12       Paragraphs 15 to 17 of the judgment under appeal.


13       Paragraphs 18 to 21 of the judgment under appeal. The patents in dispute were issued by the EPO in 2001 (amide) and 2003 (iodo), respectively, and in several Member States and by the EPO in 2002 (crystallisation). The patent for the production of citalopram by film distillation was issued in the United Kingdom in 2001 and revoked in 2004, and a similar patent was issued in Denmark in 2002.


14       Paragraph 22 of the judgment under appeal.


15       Paragraphs 3, 4 and 25 to 29 of the judgment under appeal.


16       Paragraphs 30 and 31 of the judgment under appeal.


17       Paragraphs 5 to 8 and 33 to 36 of the judgment under appeal.


18       Paragraphs 37 to 39 of the judgment under appeal.


19       Paragraphs 9 to 11 and 40 to 45 of the judgment under appeal.


20       Paragraphs 12 to 14 and 46 to 48 of the judgment under appeal.


21       Paragraphs 71 and 75 of the judgment under appeal.


22       See footnote 7 above.


23       C‑591/16 P, not published, EU:C:2016:967.


24       C‑591/16 P, not published, EU:C:2017:532.


25       See footnote 7 above.


26       C‑307/18, EU:C:2020:52.


27       See, to that effect, judgment of 30 January 2020, Generics (UK) and Others (C‑307/18, EU:C:2020:52, paragraphs 30 to 32), and my Opinion in Generics (UK) and Others (C‑307/18, EU:C:2020:28, point 57 and the case-law cited).


28       See paragraph 127 of the judgment under appeal and, as regards the respective dates when the patents were granted and when the agreements at issue were concluded, points 9 and 11 to 17 above.


29       See paragraphs 120 to 122, 128, 130 and 132 of the judgment under appeal.


30       Judgments of 20 January 2016, Toshiba Corporation v Commission (C‑373/14 P, EU:C:2016:26, paragraphs 31, 32 and 34), and of 30 January 2020, Generics (UK) and Others (C‑307/18, EU:C:2020:52, paragraph 45); see, also, judgments of the General Court of 28 June 2016, Portugal Telecom v Commission (T‑208/13, EU:T:2016:368, paragraph 181), and Telefónica v Commission (T‑216/13, EU:T:2016:369, paragraph 221).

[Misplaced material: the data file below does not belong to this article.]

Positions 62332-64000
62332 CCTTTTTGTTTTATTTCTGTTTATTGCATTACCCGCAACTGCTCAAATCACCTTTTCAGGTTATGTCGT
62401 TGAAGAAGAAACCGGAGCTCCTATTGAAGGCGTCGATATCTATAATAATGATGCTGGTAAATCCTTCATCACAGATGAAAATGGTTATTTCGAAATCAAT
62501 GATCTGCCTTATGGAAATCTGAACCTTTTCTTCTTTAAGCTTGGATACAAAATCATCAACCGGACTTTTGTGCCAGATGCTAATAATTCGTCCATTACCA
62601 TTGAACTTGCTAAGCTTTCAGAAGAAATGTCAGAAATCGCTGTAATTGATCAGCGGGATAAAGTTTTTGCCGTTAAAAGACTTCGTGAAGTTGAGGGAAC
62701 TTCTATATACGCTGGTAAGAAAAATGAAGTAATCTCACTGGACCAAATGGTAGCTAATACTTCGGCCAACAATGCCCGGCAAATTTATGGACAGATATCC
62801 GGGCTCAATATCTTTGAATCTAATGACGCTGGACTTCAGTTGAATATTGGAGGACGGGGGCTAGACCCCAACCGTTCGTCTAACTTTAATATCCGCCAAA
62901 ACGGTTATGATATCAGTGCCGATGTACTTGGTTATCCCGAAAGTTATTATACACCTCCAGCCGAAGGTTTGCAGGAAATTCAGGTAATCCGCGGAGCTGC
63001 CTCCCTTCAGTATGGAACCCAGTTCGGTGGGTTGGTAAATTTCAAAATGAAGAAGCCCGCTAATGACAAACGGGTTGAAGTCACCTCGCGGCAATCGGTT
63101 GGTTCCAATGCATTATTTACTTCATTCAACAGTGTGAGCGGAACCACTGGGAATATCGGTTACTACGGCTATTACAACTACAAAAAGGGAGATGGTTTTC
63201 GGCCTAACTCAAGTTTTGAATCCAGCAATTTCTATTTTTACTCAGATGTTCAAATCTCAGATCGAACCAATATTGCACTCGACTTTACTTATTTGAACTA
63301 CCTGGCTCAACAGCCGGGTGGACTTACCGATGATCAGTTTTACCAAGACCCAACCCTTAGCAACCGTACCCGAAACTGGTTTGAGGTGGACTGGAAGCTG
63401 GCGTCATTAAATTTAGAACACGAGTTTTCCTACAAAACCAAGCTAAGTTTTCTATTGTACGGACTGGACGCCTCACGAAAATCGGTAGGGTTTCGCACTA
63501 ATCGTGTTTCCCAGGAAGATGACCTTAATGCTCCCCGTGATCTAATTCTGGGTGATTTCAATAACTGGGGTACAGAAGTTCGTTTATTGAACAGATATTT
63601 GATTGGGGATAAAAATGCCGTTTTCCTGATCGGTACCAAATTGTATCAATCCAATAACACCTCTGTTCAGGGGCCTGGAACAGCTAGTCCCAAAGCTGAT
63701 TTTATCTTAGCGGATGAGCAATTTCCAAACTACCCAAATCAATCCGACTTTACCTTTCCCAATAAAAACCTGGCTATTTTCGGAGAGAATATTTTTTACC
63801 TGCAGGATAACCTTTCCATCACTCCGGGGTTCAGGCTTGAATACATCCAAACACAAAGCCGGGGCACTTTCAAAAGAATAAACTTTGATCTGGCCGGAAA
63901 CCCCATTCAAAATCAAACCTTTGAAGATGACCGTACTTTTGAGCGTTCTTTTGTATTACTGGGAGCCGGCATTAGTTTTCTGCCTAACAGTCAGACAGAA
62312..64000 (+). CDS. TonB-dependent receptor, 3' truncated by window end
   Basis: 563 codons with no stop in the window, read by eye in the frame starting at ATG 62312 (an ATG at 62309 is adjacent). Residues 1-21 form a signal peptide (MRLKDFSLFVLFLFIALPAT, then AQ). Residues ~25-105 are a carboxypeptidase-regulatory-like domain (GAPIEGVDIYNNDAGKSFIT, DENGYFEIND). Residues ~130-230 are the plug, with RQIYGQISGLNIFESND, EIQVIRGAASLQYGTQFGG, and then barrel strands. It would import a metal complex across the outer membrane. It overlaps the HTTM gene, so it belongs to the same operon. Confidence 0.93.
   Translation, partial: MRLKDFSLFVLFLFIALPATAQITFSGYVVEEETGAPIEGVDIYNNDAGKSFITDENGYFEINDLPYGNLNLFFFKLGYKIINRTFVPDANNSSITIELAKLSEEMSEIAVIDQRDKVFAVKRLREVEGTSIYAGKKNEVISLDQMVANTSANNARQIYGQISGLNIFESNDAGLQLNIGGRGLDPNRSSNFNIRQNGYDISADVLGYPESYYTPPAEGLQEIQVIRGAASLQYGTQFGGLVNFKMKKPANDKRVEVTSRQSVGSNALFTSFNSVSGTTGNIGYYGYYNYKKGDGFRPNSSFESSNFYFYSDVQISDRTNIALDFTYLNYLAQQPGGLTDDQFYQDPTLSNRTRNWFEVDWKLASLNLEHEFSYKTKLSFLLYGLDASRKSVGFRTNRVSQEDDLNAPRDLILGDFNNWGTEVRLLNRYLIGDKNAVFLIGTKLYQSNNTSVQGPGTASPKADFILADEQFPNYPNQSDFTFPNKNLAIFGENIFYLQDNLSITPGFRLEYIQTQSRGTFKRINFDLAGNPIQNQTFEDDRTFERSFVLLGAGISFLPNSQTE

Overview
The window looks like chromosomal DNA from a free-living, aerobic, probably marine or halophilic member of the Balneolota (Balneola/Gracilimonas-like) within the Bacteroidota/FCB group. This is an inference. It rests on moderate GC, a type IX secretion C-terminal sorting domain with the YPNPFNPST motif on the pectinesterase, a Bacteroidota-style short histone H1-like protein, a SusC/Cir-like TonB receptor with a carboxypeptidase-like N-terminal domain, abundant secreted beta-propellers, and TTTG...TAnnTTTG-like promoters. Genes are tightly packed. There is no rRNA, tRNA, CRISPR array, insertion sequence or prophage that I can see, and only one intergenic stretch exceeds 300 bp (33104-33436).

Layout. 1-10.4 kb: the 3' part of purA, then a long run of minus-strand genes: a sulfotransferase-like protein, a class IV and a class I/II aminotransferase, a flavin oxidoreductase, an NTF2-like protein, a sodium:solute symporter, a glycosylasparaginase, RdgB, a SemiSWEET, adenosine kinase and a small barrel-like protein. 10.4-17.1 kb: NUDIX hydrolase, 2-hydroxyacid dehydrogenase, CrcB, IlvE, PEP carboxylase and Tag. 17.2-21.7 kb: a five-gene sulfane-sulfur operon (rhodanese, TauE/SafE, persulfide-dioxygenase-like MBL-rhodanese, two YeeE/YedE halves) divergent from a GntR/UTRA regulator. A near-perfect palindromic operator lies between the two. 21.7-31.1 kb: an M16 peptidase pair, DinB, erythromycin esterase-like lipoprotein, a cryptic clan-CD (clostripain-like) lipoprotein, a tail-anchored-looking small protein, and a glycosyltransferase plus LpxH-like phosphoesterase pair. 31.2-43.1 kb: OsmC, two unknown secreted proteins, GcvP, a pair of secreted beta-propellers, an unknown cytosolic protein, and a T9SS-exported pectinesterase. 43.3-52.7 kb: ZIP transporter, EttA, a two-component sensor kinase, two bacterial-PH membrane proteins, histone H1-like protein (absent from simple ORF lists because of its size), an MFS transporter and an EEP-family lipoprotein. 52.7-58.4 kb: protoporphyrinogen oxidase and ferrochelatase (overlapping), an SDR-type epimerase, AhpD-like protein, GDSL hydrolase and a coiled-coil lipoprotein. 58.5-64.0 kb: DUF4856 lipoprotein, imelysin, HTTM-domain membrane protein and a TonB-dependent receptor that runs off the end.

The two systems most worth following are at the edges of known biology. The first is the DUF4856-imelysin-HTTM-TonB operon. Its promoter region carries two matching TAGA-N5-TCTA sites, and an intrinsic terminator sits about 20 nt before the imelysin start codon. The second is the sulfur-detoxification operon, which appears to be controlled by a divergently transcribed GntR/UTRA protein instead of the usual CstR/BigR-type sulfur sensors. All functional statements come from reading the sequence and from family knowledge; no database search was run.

31       Judgment of 30 January 2020, Generics (UK) and Others (C‑307/18, EU:C:2020:52, paragraphs 36 and 37); see, also, to that effect, judgment of 28 February 1991, Delimitis (C‑234/89, EU:C:1991:91, paragraph 21). As regards the conditions under which the Commission can categorise an undertaking as a potential competitor, see judgments of the General Court of 15 September 1998, European Night Services and Others v Commission (T‑374/94, T‑375/94, T‑384/94 and T‑388/94, EU:T:1998:198, paragraph 137); of 14 April 2011, Visa Europe and Visa International Service v Commission (T‑461/07, EU:T:2011:181, paragraphs 68, 166 and 167); and of 29 June 2012, E.ON Ruhrgas and E.ON v Commission (T‑360/09, EU:T:2012:332, paragraphs 85 and 86). See, also, paragraph 10 of the Commission’s Guidelines on the applicability of Article 101 TFEU to horizontal cooperation agreements (OJ 2011 C 11, p. 1).


32       Judgment of 30 January 2020, Generics (UK) and Others (C‑307/18, EU:C:2020:52, paragraphs 34 and 46).


33       Judgment of 30 January 2020, Generics (UK) and Others (C‑307/18, EU:C:2020:52, paragraph 48).


34       Judgment of the General Court of 1 July 2010, AstraZeneca v Commission (T‑321/05, EU:T:2010:266, paragraph 362).


35       See paragraph 121 of the judgment under appeal; see, also, judgment of the General Court of 12 December 2018, Servier and Others v Commission (T‑691/14, EU:T:2018:922, paragraph 359).


36       See, in that regard, my Opinion in Generics (UK) and Others (C‑307/18, EU:C:2020:28, point 67).


37       Judgment of 30 January 2020, Generics (UK) and Others (C‑307/18, EU:C:2020:52, paragraphs 52 and 81); see, also, my Opinion in Generics (UK) and Others (C‑307/18, EU:C:2020:28, points 73 and 74).


38       See paragraphs 117, 119, 390 and 487 of the judgment under appeal.


39       Judgments of 31 October 1974, Centrafarm and de Peijper (15/74, EU:C:1974:114, paragraph 9); of 18 February 1992, Commission v Italy (C‑235/89, EU:C:1992:73, paragraph 17); of 27 October 1992, Generics and Harris Pharmaceuticals (C‑191/90, EU:C:1992:407, paragraph 23); and of 5 December 1996, Merck and Beecham (C‑267/95 and C‑268/95, EU:C:1996:468, paragraphs 30 and 31).


40       Judgment of 25 February 1986, Windsurfing International v Commission (193/83, EU:C:1986:75, paragraphs 89 and 92).


41       See, in that regard, my Opinion in Warner-Lambert Company (C‑423/17, EU:C:2018:822, point 57).


42       See paragraphs 124 to 129 of the judgment under appeal.


43       See, in that regard, my Opinion in Generics (UK) and Others (C‑307/18, EU:C:2020:28, points 40 to 42 and 72).


44       See, in that regard, my Opinion in Generics (UK) and Others (C‑307/18, EU:C:2020:28, point 125).